Minister promises to act on boys' failure

9th January 1998 at 00:00
The Government has called time on the 'laddish, anti-learning culture' that is jeopardising the future of half the nation's children. Dorothy Lepkowska reports

The Government is to tackle the "laddish, anti-learning culture" which has left boys lagging behind in the classroom, and resulted in a rise in juvenile truancy and crime.

But Stephen Byers, the school standards minister, said this week that the price of improving boys' attainment must not be the progress that girls have made over the past 15 years.

Under Labour's scheme, announced at a conference which was held at Manchester University, local education authorities will have to address the underachievement of boys in their education development plans for schools. In particular, ministers want to see more parity of performance in areas such as Croydon - where 15 per cent more girls than boys get five or more good GCSEs.

The Qualifications and Curriculum Authority, which is also involved in the campaign, is to publish recommendations by the end of this month on how boys' attainment in English can be improved.

In addition, the Office for Standards in Education has commissioned Cambridge University to look at how schools, local education authorities and the Government can reverse the trend.

It is expected that the study will examine teaching methods and the numbers of male and female teachers in primary and secondary schools.

It is likely to call for the greater use of baseline assessment to monitor boys' progress.

Mr Byers told delegates attending the 11th International Congress for School Effectiveness and Improvement that failure to act would consign thousands of young men to "a bleak future in which the lack of qualifications and basic skills will mean unemployment and little hope of finding work".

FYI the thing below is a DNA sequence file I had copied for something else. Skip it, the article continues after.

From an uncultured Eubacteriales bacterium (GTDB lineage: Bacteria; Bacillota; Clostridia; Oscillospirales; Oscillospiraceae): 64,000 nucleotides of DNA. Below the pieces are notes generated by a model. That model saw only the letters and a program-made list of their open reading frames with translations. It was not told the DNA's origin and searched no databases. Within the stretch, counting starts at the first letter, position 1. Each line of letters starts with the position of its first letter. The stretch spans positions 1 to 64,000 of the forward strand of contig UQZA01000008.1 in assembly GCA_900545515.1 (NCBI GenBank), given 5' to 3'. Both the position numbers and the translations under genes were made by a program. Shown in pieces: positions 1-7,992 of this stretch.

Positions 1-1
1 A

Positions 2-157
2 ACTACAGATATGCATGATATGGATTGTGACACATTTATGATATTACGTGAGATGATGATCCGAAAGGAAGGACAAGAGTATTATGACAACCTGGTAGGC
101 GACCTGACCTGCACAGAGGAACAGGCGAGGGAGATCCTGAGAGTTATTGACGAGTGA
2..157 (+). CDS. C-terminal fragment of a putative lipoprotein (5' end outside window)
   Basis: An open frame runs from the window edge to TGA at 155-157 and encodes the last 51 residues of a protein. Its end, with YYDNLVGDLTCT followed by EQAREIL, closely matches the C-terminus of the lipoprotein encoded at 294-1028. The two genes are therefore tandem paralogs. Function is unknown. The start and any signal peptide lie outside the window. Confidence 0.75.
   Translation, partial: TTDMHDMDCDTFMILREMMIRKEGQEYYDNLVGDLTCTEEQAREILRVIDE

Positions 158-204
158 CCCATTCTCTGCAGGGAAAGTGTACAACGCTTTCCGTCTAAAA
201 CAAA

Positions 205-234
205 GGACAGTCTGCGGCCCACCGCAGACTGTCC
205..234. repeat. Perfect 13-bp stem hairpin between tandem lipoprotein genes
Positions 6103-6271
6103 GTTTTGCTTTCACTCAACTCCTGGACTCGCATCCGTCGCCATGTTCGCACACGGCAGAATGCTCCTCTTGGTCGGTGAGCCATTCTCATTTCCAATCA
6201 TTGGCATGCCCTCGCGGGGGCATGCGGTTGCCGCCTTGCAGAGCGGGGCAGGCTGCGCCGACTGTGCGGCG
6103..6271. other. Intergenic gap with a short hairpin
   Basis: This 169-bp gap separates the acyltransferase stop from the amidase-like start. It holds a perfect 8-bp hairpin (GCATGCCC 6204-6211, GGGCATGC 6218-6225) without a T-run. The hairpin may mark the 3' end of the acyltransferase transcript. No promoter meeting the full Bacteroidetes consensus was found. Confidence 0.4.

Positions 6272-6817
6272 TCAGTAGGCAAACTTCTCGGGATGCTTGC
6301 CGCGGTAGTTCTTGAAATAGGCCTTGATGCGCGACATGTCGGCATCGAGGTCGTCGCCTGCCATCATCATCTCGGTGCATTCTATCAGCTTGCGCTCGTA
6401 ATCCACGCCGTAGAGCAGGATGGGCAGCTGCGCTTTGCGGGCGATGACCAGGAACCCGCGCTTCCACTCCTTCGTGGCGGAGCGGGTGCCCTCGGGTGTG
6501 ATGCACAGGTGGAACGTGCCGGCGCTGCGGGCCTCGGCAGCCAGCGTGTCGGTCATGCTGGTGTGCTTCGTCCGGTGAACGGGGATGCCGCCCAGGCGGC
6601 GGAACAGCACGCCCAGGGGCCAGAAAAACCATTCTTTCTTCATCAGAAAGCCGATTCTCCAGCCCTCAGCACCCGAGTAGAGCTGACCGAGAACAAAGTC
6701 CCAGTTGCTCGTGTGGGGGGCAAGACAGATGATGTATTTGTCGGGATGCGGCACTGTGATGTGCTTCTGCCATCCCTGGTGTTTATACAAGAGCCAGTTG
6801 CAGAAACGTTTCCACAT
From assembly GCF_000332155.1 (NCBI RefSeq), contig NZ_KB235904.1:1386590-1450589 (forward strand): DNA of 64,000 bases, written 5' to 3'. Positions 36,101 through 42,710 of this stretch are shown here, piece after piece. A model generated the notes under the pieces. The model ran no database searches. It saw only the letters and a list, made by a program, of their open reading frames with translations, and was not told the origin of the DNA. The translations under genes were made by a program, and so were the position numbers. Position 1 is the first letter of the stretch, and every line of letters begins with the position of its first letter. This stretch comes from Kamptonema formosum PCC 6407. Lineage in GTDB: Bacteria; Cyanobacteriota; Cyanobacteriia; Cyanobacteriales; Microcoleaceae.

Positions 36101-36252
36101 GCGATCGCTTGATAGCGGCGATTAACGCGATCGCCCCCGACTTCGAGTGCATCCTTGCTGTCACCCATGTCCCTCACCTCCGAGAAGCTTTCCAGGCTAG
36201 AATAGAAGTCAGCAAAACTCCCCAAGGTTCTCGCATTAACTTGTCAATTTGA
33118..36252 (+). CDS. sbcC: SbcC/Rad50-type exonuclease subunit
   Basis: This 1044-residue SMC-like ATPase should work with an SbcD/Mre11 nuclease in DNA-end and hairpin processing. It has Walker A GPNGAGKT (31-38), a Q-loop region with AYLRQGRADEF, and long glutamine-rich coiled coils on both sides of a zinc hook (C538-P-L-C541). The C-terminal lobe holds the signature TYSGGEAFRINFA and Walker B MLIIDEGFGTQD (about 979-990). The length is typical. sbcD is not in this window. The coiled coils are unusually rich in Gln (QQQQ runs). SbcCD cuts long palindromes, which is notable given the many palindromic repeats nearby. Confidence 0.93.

The minister added: "Our aim must be high achievement for all. It is vital that policies aimed at disaffected boys are not introduced at the expense of girls whose improvement over recent years has been a real success story.

"However we must recognise that if we are to create a modern Britain and a decent society, then the present level of underachievement by boys will need to be tackled as a matter of urgency. This will only be done effectively if a co-ordinated approach is adopted.

"We must challenge the laddish anti-learning culture which has been allowed to develop over recent years and should not simply accept with a shrug of our shoulders that boys will be boys."

Mr Byers said that there was a direct link between underachievement, truancy and crime.

The minister said that boys made up 83 per cent of pupils who are permanently excluded from school in England and Wales and that 28,500 boys left school at 16 without qualifications every year.

A recent study by the Metropolitan Police found that 40 per cent of street crime was carried out by young people during school hours. A separate report from Shropshire showed that of 500 young offenders interviewed, one in five could not write their own name and address without making errors and 70 per cent could not fill in a job application form properly.

Mr Byers added that the poor performance of boys was evident across all stages of the curriculum.

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